By: Michael Olszewski, Contributing Writer
Towson University’s (TU) clubs and organizations have spent the past year adjusting to a virtual environment. After finding their footing, many prepare to offer an integrated experience as the University begins to allow limited in-person gatherings.
TU has updated their policies to allow limited socially distanced meetings of up to 10 people indoors and 25 people outdoors, per Baltimore County regulations.
Bettering Black Minds (BBM) is one of the many organizations seeking to hold in-person meetings and future on-campus events beginning this semester. BBM is a group dedicated to ending the stigmas against mental health in the black community. A typical meeting for BBM would consist of talking through your highs and lows of the day, along with group discussions regarding a wide variety of topics that may impact their members.
According to BBM President Brianna Smith, the group will potentially be hosting some in-person meetings.
“We are trying to make some meetings in person, especially outdoors when it comes to spring,” Smith said. “We are planning on hosting a picnic outside if the rules remain the same and towson still allows it come spring.”
The Knitting Club has also adapted their meeting strategy. The club meets via Zoom weekly and operates as a safe space for its members to share their work, discuss different topics and offer social interaction to anyone who may be quarantined, or isolated on or off-campus for the semester.
“We welcome more than just knitters,” President of the Knitting Club Celeste Vandegriff said. “We have been doing charity programs, the main two we’ve participated in are knitting winter accessories for homeless people at an organization called PLASE: people lacking adequate shelter and employment.”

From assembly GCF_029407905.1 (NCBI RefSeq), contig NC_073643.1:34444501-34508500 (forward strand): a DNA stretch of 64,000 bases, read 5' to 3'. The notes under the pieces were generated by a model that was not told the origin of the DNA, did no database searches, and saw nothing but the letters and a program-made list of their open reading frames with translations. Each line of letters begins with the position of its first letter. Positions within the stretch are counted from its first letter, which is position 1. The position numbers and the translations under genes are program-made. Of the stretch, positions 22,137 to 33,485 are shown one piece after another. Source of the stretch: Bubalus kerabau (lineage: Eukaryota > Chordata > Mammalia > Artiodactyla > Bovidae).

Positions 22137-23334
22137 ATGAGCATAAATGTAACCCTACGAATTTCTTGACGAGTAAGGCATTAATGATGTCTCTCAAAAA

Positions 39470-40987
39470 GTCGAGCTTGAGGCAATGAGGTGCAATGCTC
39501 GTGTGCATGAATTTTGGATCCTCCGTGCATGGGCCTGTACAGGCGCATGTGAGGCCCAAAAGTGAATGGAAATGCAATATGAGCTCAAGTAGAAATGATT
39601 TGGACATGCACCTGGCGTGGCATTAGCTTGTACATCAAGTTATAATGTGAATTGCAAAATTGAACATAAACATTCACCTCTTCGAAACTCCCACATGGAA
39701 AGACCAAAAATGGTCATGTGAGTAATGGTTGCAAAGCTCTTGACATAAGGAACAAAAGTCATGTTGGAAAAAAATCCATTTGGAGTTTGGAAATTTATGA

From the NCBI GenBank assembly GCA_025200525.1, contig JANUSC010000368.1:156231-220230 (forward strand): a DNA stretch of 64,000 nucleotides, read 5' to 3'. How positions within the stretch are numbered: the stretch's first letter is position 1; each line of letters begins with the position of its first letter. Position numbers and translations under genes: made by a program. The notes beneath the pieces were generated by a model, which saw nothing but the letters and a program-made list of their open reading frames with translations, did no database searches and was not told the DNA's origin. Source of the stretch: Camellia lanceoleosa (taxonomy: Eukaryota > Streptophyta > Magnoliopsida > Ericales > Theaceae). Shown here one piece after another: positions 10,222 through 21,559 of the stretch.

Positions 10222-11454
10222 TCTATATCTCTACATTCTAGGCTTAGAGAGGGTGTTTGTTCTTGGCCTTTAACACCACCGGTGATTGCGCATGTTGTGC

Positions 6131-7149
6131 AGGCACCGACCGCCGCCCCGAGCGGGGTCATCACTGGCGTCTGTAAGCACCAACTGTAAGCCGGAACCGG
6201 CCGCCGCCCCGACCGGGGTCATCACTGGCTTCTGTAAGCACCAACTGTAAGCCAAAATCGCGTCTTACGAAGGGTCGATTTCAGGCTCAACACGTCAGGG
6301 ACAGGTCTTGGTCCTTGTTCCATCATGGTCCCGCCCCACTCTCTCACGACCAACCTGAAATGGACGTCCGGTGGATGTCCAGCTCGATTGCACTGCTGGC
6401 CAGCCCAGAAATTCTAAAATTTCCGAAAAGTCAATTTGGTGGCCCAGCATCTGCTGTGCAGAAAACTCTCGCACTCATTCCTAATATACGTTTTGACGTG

While many student-run clubs have opted for fully virtual meetings, they have also experienced a decline in participation and membership-recruitment in losing face-to-face time.
Diverse Minds Peer Educators (DMPE), an organization dedicated to educating students about mental health in people with marginalized identities, shares this experience.
“In the past, hosting in-person events on campus is another way of attracting potential interested members, but we have lost that avenue as well due to virtual learning,” reads a statement from DPME.
Being dedicated to helping students with mental health, DPME has continued to provide support for students.
“DMPE program believes it is important for us to continue our work through ongoing education and advocacy,” the statement continues. “Ways our organization has worked during a pandemic is through delivering peer-led workshops, disseminating mental health research and encouragement through infographics on social media, and holding a Healing Lounge Series for people to journal and reflect on mental health and social justice prompts.”
President of Japanese Language and Culture Organization (JLCO) Tamara Simpson spoke on the struggles clubs have faced reaching out to new students, and cites a lack of interest in participating in Zoom meetings.
“It isn’t easy to be excited for everything being online, so it seems many students rather just not join clubs,” stated Simpson.
In a typical year, the JLCO would spend this time preparing for their annual Cherry Blossom Festival trip to D.C., which has been cancelled due to COVID-19. Nonetheless, the organization has continued to conduct virtual meetings on their regular schedule.
TU has encouraged organizations to use social media to their advantage while in-person events cannot be fully utilized for recruitment as of now, as explained on the Student Life Website.
More info can be found regarding all student organizations and how to reach out to them on the Involved @TU.